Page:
Objective - Peripheral blood contains primitive (stem cell-like) and monocytic-like endothelial cell progenitors. Diabetes apparently converts these primitive progenitors, from a pro-angiogenic to anti-angiogenic phenotype. Monocytic progenitors seem to be less affected by diabetes, but potential pro-angiogenic activities of freshly isolated monocytic progenitors remain unexplored. We compared the ability of primitive and monocytic endothelial cell progenitors to stimulate vascular growth and healing in diabetes and investigated potential molecular mechanisms through which the cells mediate their in vivo effects. Methods and Results - Human CD34+ primitive progenitors and CD14+ monocytic progenitors were injected locally into the ischemic limbs of diabetic mice. CD14+ cell therapy improved healing and vessel growth, although not as rapidly or effectively as CD34 + cell treatment. Western blot analysis revealed that cell therapy modulated expression of molecules in the VEGF, MCP-1, and angiopoietin pathways. Conclusions - Injection of freshly isolated circulating CD14+ cells improves healing and vascular growth indicating their potential for use in acute clinical settings. Importantly, CD14+ cells could provide a therapeutic option for people with diabetes, the function of whose CD34 + cells may be compromised. At least some progenitor-induced healing probably is mediated through increased sensitivity to VEGF and increases in MCP-1, and possibly modulation of angiopoietins.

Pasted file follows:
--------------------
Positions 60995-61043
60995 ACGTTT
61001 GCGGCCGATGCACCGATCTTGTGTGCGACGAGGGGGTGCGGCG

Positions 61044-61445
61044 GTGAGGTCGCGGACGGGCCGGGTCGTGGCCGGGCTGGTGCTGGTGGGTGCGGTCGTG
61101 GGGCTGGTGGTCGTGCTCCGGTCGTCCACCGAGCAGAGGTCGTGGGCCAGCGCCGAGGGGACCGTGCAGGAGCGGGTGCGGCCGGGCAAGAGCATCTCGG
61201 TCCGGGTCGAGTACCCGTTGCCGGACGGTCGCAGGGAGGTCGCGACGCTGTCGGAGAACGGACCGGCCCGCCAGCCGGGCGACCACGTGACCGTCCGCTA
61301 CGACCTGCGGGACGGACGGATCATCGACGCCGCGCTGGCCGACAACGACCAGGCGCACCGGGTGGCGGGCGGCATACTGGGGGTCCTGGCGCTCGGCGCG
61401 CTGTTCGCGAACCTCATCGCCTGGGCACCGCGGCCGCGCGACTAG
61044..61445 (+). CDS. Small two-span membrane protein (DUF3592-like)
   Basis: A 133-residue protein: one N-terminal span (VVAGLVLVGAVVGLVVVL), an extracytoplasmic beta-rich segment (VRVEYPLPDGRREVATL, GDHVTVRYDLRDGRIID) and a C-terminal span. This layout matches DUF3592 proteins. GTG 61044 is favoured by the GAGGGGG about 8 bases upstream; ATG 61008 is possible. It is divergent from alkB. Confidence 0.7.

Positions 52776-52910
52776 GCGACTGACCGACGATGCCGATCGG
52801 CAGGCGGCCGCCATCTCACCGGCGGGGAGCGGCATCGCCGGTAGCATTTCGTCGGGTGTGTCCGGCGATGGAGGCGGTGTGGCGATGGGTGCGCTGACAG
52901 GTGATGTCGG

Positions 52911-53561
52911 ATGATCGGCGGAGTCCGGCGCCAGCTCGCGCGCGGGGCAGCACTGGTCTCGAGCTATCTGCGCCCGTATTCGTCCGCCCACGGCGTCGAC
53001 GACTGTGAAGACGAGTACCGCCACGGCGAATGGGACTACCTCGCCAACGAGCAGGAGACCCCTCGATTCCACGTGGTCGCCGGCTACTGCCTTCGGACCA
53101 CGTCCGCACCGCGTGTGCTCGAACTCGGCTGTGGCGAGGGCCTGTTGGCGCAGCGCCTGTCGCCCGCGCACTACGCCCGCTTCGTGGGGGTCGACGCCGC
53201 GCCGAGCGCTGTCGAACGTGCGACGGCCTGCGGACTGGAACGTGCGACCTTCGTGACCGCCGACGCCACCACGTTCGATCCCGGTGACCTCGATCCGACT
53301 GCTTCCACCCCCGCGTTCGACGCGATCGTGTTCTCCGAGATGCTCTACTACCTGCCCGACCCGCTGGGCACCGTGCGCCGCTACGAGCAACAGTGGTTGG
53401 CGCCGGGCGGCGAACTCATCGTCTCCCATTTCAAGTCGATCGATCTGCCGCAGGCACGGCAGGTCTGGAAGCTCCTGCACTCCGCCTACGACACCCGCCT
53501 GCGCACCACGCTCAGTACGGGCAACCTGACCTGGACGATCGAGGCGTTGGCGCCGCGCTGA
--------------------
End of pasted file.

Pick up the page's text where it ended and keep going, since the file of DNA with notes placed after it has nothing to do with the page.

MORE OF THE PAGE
|Original language||English (US)|
|Number of pages||7|
|Journal||Arteriosclerosis, thrombosis, and vascular biology|
|State||Published - Apr 2006|
All Science Journal Classification (ASJC) codes
- Cardiology and Cardiovascular Medicine